Callaghan: We can underwrite to a lower margin for permanent debt and get comfortable with the sustainable cash flows. The challenge is finding the equity for construction. How do you develop a brand new facility? Or find the equity to convert a building into seniors housing? If you look at the ability to take cash out at low margins, it’s a challenge for the institutional markets to get their returns over a five year period.
Mace: Would you provide debt for a middle-market product?
Callaghan: Yes, we’ve done low–income properties and high–end properties in tax exempt scenarios where 20% of the units are for those below the area’s median income. There are a lot of ways to finance a middle-income project.
Mace: We talked about the number of units needed going forward to house the growing numbers of middle-income seniors. Is there a vehicle that would provide that kind of scale?
Brunet: If it’s a good sponsor and good operator, the capital will be there though it might be different than the capital we have today. We’re lucky that there’s more liquidity in this space—both debt and equity—and it’s better than it has ever been and it will continue to get better.
Mace: You sound optimistic. So what is the biggest challenge?
Brunet: The industry’s biggest challenge is labor and staffing. As a lender, if you have good operators and good product, whether it’s a new building or repurposing of an older one, the debt piece will be easy.
Mace: Freddie Mac does affordable multifamily lending, any lessons learned there?
Patterson: We do affordable and workforce housing and we spent time to learn and understand those markets. We would like to have the opportunity to learn what works whether it’s the shared units we’ve talked about or other ways to operate properties. We need to understand the property to provide financing.
Mace: Do you think the alignment of interests will change in terms of debt service coverage ratios or loan-to-value ratios?
Brunet: It’s important to partner with sponsors or operators who are experienced in the space and have good track records. As a lender, I am not interested in working with a multifamily developer without experience in seniors housing. But if they are experienced seniors housing folks committed to the space, then that’s a different conversation.
Callaghan: Lenders will be there as long as cash flow looks strong and sustainable. We may assign a higher cap rate to that kind of project so the loan–to–value ratio is appropriate. But we should think about leveraging community– based services such as Meals on Wheels or tapping into Medicare-funded services.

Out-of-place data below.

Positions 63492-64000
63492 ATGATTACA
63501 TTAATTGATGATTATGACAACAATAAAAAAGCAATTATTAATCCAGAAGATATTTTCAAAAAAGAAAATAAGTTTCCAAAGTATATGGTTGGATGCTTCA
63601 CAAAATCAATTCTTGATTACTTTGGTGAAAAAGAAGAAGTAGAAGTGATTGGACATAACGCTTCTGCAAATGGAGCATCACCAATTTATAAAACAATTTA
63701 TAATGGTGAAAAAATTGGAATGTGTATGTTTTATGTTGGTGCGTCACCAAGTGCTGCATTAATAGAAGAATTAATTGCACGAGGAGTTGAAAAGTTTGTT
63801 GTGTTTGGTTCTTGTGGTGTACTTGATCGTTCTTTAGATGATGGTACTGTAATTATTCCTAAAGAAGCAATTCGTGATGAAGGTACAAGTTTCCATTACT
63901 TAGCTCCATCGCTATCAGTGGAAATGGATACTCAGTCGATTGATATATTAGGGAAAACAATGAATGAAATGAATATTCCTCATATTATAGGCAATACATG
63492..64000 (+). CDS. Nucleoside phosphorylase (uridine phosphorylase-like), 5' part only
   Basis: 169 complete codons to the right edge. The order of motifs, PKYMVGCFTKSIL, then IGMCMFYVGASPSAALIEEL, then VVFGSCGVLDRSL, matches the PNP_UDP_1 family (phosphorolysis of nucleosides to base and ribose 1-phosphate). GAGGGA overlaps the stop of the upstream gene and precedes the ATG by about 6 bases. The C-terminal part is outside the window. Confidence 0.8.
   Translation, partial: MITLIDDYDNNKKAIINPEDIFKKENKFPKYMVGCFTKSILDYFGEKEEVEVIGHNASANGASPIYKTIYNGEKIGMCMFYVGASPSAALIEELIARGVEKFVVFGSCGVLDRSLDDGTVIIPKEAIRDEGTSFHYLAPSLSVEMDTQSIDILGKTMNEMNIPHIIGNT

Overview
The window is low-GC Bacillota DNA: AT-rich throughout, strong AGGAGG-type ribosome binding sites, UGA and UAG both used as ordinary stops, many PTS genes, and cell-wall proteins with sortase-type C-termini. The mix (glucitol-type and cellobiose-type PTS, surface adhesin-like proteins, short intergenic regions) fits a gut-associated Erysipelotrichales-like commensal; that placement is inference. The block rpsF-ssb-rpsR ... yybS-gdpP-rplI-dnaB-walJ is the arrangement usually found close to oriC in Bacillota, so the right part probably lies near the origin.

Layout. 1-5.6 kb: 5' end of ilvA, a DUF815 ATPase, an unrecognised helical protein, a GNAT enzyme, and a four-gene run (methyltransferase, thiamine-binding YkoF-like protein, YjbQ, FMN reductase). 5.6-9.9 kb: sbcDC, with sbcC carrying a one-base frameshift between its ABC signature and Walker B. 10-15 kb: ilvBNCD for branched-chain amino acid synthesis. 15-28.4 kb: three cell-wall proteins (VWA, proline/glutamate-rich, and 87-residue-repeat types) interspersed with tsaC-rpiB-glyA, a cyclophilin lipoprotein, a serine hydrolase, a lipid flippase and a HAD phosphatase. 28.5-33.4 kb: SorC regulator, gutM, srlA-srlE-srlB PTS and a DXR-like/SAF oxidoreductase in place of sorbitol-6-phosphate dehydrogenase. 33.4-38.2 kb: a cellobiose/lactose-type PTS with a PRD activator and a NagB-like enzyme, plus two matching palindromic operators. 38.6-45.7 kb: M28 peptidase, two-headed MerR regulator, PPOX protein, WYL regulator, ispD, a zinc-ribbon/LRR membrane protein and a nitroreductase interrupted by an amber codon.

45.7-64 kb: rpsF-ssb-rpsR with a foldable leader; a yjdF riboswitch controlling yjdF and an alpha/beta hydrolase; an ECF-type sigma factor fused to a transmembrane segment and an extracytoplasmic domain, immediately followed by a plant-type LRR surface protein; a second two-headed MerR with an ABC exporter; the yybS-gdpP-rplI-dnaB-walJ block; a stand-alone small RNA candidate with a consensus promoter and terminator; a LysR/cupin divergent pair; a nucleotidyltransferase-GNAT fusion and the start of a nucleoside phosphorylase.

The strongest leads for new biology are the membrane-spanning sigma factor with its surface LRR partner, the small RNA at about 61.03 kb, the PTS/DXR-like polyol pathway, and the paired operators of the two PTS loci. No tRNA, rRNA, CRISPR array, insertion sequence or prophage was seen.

Patterson: When reviewing a deal, we look at the potential tenant pool in the area that can fill the building. One thing this study has shown is that the tenant pool is going to be huge at a certain price point. The ability to understand that allows us and our lending partners to get comfortable with those properties.
Mace: Why does seniors housing have low default rates? And do you think that would be the case for the middle–market as well?
Patterson: Our book of business has a good collection of people who understand the business and run their businesses well.
Callaghan: Risk models differ geographically. We see strong performance in downtown areas and in places like Massachusetts, New Jersey and northern Virginia. They have the demographics that work to keep those markets strong and losses minimal.
Mace: What are some innovative or practical ideas about how to spur more options for middle-market seniors today?
White: NIC has been great educating investors and making it a major property type on the institutional side. Debt markets are farther behind. The more they hear about the experiences of the banks and lending platforms, the better it will be. Only a few of the 6,000 banks are in seniors housing. Banking specialty groups could be formed to meet the coming demand.
Brunet: New purpose–built properties with shared units and repurposing vacant office or malls are two ideas. The debt will be specific to the project but it will be there. Fannie Mae and Freddie Mac have pre-stabilized programs that allow the borrower to lock in low permanent rates prior to full lease-up.
Callaghan: Maybe some of the care can be reimbursed. How do we manage reimbursement avenues to bring in more revenue? The real innovation is on employee and staffing side because costs are going up and the labor pool is tight. Maybe regional training initiatives among multiple providers could help fill the void in workers.
Audience Q: Could we bring down the cost of development and the unit price by using modular construction?
Callaghan: My biggest worry is the cost of land in urban areas. It’s a tough challenge.
Audience Q: Could we look at the hotel industry and its debt sources as a model?
White: The CMBS market is interesting. It’s bigger in the hotel market. Collateralized loan obligations are growing. Lenders need to be educated about the difference between hotels and seniors housing since hotels have higher default rates. Foreign capital—debt and equity—is promising. They like any kind of multifamily development. Aging economies like Japan, Korea and even China are interested in seniors housing in the U.S. as an investment and to get experience to bring the model home.
May 27, 2019